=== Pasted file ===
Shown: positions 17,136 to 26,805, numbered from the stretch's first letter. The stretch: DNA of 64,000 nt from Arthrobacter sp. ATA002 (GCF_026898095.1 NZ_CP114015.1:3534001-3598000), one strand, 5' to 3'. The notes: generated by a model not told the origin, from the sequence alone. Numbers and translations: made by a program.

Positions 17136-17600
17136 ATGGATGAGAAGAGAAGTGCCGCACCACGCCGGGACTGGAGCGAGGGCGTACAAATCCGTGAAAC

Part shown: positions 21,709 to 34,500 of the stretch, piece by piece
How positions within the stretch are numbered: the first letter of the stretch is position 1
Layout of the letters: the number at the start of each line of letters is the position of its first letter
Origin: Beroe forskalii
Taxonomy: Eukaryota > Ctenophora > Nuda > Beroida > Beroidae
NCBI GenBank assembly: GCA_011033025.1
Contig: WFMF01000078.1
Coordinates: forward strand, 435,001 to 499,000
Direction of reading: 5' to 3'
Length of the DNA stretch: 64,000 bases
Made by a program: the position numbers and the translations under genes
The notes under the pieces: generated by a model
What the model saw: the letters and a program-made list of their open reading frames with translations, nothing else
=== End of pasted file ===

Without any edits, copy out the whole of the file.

Shown: positions 17,136 to 26,805, numbered from the stretch's first letter. The stretch: DNA of 64,000 nt from Arthrobacter sp. ATA002 (GCF_026898095.1 NZ_CP114015.1:3534001-3598000), one strand, 5' to 3'. The notes: generated by a model not told the origin, from the sequence alone. Numbers and translations: made by a program.

Positions 17136-17600
17136 ATGGATGAGAAGAGAAGTGCCGCACCACGCCGGGACTGGAGCGAGGGCGTACAAATCCGTGAAAC

Part shown: positions 21,709 to 34,500 of the stretch, piece by piece
How positions within the stretch are numbered: the first letter of the stretch is position 1
Layout of the letters: the number at the start of each line of letters is the position of its first letter
Origin: Beroe forskalii
Taxonomy: Eukaryota > Ctenophora > Nuda > Beroida > Beroidae
NCBI GenBank assembly: GCA_011033025.1
Contig: WFMF01000078.1
Coordinates: forward strand, 435,001 to 499,000
Direction of reading: 5' to 3'
Length of the DNA stretch: 64,000 bases
Made by a program: the position numbers and the translations under genes
The notes under the pieces: generated by a model
What the model saw: the letters and a program-made list of their open reading frames with translations, nothing else